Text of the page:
Lenin and Opportunism


3-13-07, 9:04 am

We can draw several parallels between the current period and 1914-16. Wars were breaking out around the world in 1914. Labor, oppressed nations and democratic rights were under relentless attack everywhere.

The Second International was the leading world association of workers at the time. Formed in 1889, the International by 1912 included socialist parties and unions from practically every European country, as well as from Japan, the US and Canada; the combined membership of its organizations exceeded nine million.

The International was formally committed to Marxism. But its leadership had failed to correctly assess the implications of capitalist monopolization and historic decline of the old system. Much of the leadership had become comfortable, and slipped into routinism and pacifism. It acceded to loose federation of the International along national lines, in sharp contrast to the centralism of the First International. When German armies tore into Belgium and invaded France in August 1914, leaders of several of its national parties voted to fund 'their' capitalist war efforts, and the International collapsed.

Today, there are some 40 wars and significant armed conflicts around the world. Labor, oppressed nations and democratic rights are again under attack across the capitalist world. Capitalism has reversed socialist revolutions – the working class’s outstanding organizational accomplishments – in the USSR and eleven other states. The Communist Party of the Soviet Union, the Young Communist League, the unions, mass equality and peace organizations of the Soviet Union and other collapsed states have splintered and are shadows of their former selves.

In light of these and other parallels, there is reason to believe that much can be learned from the earlier period. After all, in the face of war and the collapse of the International, the crisis opened the door to – the October Revolution, the greatest step forward in humanity’s entire history! This short essay mainly seeks to draw Political Affairs readers’ attention to the historical parallels, and some of Lenin’s writings in those years.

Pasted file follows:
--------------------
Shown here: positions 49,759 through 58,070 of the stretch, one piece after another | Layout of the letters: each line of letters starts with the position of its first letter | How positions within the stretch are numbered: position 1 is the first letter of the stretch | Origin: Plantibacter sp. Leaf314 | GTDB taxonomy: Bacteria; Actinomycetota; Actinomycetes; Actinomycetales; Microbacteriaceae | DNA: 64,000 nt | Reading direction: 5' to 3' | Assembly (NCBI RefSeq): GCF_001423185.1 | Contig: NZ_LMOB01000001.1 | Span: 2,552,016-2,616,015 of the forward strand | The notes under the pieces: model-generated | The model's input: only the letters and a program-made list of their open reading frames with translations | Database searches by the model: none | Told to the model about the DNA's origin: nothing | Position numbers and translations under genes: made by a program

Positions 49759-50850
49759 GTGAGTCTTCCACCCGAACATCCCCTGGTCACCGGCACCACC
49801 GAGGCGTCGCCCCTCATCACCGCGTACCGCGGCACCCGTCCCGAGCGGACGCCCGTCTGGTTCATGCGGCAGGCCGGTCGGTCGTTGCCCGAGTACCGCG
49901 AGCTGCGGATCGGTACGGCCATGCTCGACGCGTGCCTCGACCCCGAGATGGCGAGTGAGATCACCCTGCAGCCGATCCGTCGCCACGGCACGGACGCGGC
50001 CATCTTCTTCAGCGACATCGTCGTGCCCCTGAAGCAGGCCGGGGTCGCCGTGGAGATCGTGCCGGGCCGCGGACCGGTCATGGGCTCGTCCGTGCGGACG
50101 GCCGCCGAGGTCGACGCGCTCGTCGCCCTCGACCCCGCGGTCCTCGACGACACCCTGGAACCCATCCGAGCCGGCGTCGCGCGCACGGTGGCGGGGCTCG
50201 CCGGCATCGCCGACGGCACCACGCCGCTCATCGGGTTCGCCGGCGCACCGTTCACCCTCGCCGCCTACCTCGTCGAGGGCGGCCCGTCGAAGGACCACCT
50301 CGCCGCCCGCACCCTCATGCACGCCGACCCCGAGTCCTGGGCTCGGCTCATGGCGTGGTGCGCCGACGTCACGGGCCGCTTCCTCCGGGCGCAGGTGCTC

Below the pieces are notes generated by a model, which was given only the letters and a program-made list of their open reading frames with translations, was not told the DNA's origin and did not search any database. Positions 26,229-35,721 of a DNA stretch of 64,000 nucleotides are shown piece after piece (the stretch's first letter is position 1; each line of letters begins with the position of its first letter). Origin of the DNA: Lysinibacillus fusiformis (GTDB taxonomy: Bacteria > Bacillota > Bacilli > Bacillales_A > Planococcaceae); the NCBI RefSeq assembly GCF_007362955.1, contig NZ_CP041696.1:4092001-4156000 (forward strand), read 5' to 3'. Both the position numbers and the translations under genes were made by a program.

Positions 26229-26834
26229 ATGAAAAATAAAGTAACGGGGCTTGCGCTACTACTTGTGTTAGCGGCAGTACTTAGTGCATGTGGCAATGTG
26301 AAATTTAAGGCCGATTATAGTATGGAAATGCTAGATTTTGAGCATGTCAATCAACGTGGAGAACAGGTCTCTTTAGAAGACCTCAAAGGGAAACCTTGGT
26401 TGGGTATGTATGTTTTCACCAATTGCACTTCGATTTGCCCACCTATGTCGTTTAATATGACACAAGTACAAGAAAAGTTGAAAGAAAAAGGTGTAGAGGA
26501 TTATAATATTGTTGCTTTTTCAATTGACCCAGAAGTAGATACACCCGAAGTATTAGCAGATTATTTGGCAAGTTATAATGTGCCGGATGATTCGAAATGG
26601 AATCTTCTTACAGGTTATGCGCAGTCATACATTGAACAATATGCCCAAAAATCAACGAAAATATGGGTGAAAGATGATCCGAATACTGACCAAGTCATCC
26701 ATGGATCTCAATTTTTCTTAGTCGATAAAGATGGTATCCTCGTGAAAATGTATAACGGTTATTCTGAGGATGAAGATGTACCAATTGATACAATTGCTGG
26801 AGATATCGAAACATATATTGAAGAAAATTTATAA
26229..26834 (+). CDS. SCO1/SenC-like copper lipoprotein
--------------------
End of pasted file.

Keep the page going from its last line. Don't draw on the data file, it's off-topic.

'The Collapse of the Second International' was written in May and June of 1915. Here Lenin points out that 'for all the horror and misery they entail, wars bring at least the following more or less important benefit – they ruthlessly reveal, unmask and destroy much that is corrupt, outworn and dead in human institutions.' One need only think of the torture today in prisons at home, in Iraq, Colombia, Guantanamo, and so on.

But Lenin is especially pointing out to the working class how the war has revealed 'what a foul and festering abscess has developed within its parties...' Lenin points to opportunist leaders’ utter violation of 'the resolution adopted at the Basle International Socialist Congress of 1912.'

Lenin points out that 'the Basle Manifesto says: (1) that the war will create an economic and political crisis; (2) that the workers will regard their participation in war as a crime, and as criminal any ‘shooting each other down for the profit of the capitalists, for the sake of dynastic honor and of diplomatic secret treaties’, and that war will evoke ‘indignation and revolt’ in the workers; (3) that it is the duty of socialists to take advantage of this crisis and of the workers’ temper so as to ‘rouse the people and hasten the downfall of capitalism’; (4) that all ‘governments’ without exception can start a war only at ‘their own peril’; (5) that governments ‘should remember; the Paris Commune (i.e., civil war), the 1905 Revolution in Russia, etc. All these are perfectly clear ideas; they do not guarantee that revolution will take place, but lay stress on a precise characterization of facts and trends.'

Pessimism is widespread among workers in the face of the attacks on labor and democratic rights, the war, and the collapse of their International. Yet what follows in Lenin’s article is a dramatic discussion of the possibility for a successful socialist revolution and what it will require. The pamphlet closes with a strong polemic against opportunism and chauvinism within workers’ parties.